73 Server Configuration Parameters If the Pervasive PSQL installation detects PAM, the installation completes its configuration so that PAM can be used. If you install PAM after installing Pervasive PSQL and want to use standard authentication with PAM, you must re-install Pervasive PSQL. The reason is that the PAM installation copies files, creates configuration files, sets permissions, and creates links. Pervasive PSQL needs to be re-installed to detect PAM and correctly complete its PAM configuration. You re-install Pervasive PSQL by uninstalling and then installing again. See the chapter Installing Pervasive PSQL Server and Client for Linux in Getting Started With Pervasive PSQL for the steps to uninstall and install. Samba and Authentication You may use Samba, if available, in addition to any of the three authentication methods described above. The server creates a wellknown FIFO share via Samba. FIFO is created in $PVSW_ROOT/etc/ pipe/mkde.pip. $PVSW_ROOT/etc/pipe should be shared by Samba as PVPIPE$. Note The trailing $ means this share will be hidden. The Pervasive PSQL client components automatically take care of accessing this pipe as \\<server>\pvpipe$\mkde.pip (caseinsensitive); you do not need to perform any explicit actions or modify your application to access this pipe. The only exception to this is if you are troubleshooting your Samba or Pervasive PSQL configurations (see section on Troubleshooting below). When a client connects to the remote engine and discovers the engine returns UNIX in the version block, it will first look in the registry (RTSS) setting) for authentication information. If the user name and password are not found there, the client connects to the above pipe and receives client authentication information from the server, which will be validated later. To be authenticated, you must be able to connect to the share and read the pipe. This is one way of specifying who can use the engine and who cannot. The easiest way to do this is to utilize the Samba valid users setting in smb.conf (Samba configuration file). If the client is unable to get authentication, status 3119 is returned. 53

74 Configuration Reference The installation program sets up the Samba share (if Samba is installed on the server). For reference, here is an example of setting up the Pervasive pipe. ################################################### [PVPIPE$] comment = Pervasive pipes path = /usr/local/psql/etc/pipe force group = pvsw # force group pvsw when accessing pipe - will be # useful if primary group for this user is not pvsw valid users # only members of group pvsw will have access oplocks = False # Absolutely necessary - prevents caching on the client ################################################### To configure access to files shared through Samba, read the Samba documentation. Note By allowing a client read access to PVPIPE$, that client is authorized to access the engine remotely. A simple way to ensure the client gets proper authentication is to enter \\<yourserver>\pvpipe$\mkde.pip at the command prompt. You should see a lot of question marks (unprintable symbols), occasional printable characters and hear beeps. If you do not, check your Samba configuration to be sure you have rights to read this pipe. If you do but still get error 94 or 3119, validate your RTSS setting using the engine configuration properties in Pervasive PSQL Control Center or with pvnetpass. 54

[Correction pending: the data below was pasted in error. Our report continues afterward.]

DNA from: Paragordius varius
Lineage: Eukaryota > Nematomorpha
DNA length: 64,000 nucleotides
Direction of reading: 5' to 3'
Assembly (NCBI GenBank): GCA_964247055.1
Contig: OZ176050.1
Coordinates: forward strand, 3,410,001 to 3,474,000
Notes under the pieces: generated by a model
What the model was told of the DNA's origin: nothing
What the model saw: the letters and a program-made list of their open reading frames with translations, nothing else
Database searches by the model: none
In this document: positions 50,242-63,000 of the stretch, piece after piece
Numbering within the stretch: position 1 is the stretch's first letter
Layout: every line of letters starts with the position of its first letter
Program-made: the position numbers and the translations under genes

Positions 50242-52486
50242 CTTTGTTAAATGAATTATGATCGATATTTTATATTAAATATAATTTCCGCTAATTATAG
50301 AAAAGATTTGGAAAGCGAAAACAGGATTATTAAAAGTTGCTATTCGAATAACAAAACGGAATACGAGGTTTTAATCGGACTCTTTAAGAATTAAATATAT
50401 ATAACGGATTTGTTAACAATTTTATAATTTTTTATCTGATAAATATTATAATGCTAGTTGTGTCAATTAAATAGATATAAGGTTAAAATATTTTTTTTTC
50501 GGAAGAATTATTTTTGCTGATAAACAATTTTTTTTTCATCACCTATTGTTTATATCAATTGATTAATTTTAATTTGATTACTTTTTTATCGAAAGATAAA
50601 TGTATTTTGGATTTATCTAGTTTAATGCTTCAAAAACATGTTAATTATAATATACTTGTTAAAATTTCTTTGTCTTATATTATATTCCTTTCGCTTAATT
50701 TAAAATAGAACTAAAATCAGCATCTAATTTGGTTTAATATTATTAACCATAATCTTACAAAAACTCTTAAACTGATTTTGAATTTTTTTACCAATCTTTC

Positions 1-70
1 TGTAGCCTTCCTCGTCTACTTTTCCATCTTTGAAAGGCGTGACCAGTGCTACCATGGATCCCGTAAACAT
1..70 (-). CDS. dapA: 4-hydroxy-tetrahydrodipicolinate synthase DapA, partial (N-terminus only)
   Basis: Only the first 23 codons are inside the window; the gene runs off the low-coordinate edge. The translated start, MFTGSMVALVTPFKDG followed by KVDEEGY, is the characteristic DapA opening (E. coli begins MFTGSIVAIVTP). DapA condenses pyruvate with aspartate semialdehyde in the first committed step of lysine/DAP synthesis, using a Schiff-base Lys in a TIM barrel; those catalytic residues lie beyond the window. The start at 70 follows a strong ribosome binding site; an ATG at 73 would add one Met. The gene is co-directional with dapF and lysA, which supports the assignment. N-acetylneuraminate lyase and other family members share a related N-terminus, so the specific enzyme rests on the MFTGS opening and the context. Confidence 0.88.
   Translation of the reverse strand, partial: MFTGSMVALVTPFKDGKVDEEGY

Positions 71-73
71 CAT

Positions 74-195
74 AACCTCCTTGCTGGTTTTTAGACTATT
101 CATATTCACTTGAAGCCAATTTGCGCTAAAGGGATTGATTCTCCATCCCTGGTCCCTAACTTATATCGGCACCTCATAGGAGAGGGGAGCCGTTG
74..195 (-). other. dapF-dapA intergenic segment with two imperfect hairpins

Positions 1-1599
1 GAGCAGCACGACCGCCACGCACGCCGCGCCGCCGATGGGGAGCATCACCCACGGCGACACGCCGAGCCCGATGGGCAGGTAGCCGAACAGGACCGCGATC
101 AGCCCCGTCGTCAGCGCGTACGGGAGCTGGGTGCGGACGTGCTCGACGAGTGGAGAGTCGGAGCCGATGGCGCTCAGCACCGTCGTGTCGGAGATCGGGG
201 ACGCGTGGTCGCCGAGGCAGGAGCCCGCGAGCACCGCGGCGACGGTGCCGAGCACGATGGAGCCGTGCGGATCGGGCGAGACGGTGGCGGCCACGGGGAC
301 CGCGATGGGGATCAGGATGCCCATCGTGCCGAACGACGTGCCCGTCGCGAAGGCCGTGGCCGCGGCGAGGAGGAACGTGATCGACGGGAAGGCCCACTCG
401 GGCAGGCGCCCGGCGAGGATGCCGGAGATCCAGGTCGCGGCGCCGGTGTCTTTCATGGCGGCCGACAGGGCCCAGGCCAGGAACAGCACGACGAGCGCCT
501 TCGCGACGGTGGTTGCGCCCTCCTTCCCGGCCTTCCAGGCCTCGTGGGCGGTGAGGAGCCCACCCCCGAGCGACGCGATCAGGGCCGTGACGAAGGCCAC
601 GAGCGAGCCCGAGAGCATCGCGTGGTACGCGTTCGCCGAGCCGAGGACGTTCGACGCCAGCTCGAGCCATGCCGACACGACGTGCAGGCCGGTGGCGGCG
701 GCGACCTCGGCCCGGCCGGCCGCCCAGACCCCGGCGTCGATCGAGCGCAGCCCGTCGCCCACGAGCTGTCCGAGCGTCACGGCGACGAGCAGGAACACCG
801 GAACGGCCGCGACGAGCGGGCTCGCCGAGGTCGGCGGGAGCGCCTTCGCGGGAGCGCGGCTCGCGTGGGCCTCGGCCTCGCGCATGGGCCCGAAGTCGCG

75 Server Configuration Parameters Configuration File (Linux engines only) Type Range Default Units Requires Engine Restart String not applicable /etc/smb.conf None Yes This setting specifies the location of the smb.conf file used by Linux to export local file systems to Windows clients. The engine requires this file to translate UNC paths on remote systems into local calls to the correct database file. The default value is /etc/smb.conf. If you installed the Samba configuration file in a different location, enter the correct path and/ or file name. Prompt for Client Credentials Type Range Default Units Requires Engine Restart Boolean On Off Off None No This setting determines whether the Windows Pervasive PSQL client prompts the user for login credentials if no other credentials are available during a database operation that requires user authentication. When this setting is On, in the absence of other authentication credentials, the engine requires the Windows client to present a login dialog to the user. This setting only applies when Mixed or Database security is in effect, and does not apply to the Linux client under any circumstances. If valid credentials are supplied via another method (for example, explicit Btrieve Login (78) operation or credentials stored on the client), the login dialog does not appear. If no database context is specified to the engine within the operation requiring user credentials, the engine assumes the user is attempting to login to the current database. When this setting is Off and one of the new security models is in use, user credentials must be provided programmatically (credentials stored on the client or provided with a Btrieve Login (78), Open (0), or Create (14) operation), or else the login attempt fails with an authentication error. 55